Recent Acquisitions: Spalding Gray
The Ransom Center has acquired the archive of noted author, performer, and actor Spalding Gray (1941-2004), who is best known as the creator and performer of autobiographical monologues such as Swimming to Cambodia (1985) and Monster in a Box (1992). The extensive archive traces Gray's career and personal life over more than four decades.
The collection includes more than 90 handwritten performance notebooks that served as templates for Gray's live performances. The notebooks are heavily revised and annotated, demonstrating the development of Gray's most significant pieces. Gray continually expanded and revised his monologues based on audience reception and his own changing needs as a performer, and nearly all of the notebooks contain additional handwritten pages inserted by Gray.
The collection also includes over 100 private journals. These are largely diaristic, filled with witty asides detailing everyday experiences, pages of philosophical reflection, dream records, and Gray's examination of his own moral nature. Together, the performance notebooks and private journals provide insight into how Gray's works were drawn from his most intimate and personal reflections on his daily experiences.
The collection contains other unpublished writing, including short stories, plays, and poems. Substantial audio and video materials, including 150 audio tapes and over 120 VHS tapes, will allow scholars and students to trace the evolution of Gray's work in front of an audience, the arena for which he was best known. The archive also includes an extensive collection of personal correspondence.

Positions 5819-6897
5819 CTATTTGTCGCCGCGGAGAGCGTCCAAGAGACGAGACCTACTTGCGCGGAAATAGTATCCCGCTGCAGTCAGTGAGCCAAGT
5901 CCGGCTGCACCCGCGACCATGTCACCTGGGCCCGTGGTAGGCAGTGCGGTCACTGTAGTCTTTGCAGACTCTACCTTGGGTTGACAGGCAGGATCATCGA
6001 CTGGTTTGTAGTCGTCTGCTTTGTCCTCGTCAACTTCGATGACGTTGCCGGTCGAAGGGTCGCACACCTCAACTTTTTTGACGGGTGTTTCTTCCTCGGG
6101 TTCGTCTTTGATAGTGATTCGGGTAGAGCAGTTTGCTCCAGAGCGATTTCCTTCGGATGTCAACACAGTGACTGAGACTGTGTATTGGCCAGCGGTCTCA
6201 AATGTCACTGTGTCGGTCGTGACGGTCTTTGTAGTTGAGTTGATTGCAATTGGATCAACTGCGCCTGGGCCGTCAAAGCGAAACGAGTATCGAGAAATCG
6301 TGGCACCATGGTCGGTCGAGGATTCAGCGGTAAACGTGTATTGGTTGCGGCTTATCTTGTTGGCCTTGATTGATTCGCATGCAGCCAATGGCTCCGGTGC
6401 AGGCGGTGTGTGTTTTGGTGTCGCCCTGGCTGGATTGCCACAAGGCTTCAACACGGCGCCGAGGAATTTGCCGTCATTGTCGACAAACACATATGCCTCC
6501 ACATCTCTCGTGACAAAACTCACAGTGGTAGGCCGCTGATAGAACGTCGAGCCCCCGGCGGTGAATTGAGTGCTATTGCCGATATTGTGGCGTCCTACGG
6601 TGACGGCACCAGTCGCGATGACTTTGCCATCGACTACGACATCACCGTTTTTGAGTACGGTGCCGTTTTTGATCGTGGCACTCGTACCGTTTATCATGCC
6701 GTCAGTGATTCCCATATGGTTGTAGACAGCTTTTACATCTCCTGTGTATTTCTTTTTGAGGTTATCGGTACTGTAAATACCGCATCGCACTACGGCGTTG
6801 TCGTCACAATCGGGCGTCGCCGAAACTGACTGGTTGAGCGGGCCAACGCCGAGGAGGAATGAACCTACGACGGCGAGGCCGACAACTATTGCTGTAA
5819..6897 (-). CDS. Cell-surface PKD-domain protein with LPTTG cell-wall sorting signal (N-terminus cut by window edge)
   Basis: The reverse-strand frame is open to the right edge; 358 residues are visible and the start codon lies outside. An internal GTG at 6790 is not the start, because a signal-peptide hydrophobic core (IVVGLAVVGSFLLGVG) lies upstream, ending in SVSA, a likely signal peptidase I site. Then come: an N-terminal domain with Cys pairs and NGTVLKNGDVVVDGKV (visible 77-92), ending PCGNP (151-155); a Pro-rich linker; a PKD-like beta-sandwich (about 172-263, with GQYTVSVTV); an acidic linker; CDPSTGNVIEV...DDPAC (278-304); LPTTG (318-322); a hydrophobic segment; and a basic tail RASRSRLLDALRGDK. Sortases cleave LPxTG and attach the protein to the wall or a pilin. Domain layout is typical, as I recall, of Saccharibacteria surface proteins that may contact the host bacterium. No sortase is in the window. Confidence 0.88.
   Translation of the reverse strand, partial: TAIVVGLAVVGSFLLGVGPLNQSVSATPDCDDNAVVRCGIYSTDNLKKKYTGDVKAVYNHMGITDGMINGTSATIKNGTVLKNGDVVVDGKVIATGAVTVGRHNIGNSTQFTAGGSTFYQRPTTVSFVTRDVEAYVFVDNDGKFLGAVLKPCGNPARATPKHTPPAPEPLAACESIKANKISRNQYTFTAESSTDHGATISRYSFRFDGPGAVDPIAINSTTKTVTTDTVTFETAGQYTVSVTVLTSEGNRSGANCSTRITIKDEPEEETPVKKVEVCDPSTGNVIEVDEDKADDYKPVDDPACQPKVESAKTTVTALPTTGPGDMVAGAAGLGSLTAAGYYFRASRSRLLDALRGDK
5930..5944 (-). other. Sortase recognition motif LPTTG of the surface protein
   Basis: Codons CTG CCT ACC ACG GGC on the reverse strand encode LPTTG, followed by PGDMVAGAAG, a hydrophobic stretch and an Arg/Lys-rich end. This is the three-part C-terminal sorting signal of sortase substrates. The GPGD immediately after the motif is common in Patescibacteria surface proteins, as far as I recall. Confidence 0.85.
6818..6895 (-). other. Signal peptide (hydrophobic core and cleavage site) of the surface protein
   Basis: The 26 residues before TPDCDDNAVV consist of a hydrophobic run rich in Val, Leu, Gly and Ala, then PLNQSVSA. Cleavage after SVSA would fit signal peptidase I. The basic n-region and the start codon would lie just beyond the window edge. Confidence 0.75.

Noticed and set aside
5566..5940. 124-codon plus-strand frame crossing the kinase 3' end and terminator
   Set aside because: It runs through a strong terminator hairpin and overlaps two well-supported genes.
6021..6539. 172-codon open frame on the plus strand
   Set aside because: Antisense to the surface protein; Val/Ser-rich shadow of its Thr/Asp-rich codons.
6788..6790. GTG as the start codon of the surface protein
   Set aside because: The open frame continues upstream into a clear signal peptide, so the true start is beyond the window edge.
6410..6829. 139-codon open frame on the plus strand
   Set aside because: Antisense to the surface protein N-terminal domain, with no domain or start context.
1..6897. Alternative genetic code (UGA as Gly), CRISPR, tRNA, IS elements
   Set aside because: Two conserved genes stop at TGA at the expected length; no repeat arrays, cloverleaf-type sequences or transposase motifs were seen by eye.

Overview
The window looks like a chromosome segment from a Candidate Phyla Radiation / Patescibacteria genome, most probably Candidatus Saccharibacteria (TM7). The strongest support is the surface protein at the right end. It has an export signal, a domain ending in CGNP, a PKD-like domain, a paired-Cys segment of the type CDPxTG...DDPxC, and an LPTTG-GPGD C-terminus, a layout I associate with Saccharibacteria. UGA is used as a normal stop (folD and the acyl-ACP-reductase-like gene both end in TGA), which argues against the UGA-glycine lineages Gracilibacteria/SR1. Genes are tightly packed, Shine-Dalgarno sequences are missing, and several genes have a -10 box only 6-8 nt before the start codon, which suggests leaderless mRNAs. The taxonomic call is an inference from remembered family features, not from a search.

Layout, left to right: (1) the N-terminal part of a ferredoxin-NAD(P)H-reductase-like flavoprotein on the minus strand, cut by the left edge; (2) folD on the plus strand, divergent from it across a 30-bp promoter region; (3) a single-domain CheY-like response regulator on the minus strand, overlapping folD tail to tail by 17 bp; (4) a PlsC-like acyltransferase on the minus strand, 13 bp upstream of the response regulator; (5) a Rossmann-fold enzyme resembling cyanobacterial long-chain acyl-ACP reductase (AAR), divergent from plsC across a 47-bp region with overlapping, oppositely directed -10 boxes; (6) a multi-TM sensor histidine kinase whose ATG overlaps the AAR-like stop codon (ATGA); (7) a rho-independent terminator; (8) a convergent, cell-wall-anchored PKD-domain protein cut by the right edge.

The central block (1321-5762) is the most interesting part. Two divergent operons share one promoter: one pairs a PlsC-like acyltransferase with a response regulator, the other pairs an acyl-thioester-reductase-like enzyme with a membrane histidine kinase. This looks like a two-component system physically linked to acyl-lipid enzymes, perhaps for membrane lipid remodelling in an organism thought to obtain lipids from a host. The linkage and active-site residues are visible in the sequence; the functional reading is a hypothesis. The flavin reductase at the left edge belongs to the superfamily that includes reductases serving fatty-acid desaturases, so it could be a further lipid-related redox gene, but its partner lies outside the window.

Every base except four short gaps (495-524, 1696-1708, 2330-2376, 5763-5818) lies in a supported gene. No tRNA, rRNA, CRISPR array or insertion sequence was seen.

Gray's life and work were the focus of Steven Soderbergh's 2010 documentary film And Everything Is Going Fine. A portion of this archive was generously donated to the Ransom Center by Gray's widow, Kathleen Russo.
Other recent acquisitions include:
- Jorge Luis Borges's handwritten manuscript about William Blake.
- A collection of more than 250 letters written by Bernard Malamud to his literary agent, which include a number of typescripts and story fragments.
- The first draft of Oscar Saul's screenplay of A Streetcar Named Desire, which is marked throughout with Tennessee Williams's handwritten revisions.
- The library of literary critic Hugh Kenner, a gift from Mary Ann Kenner.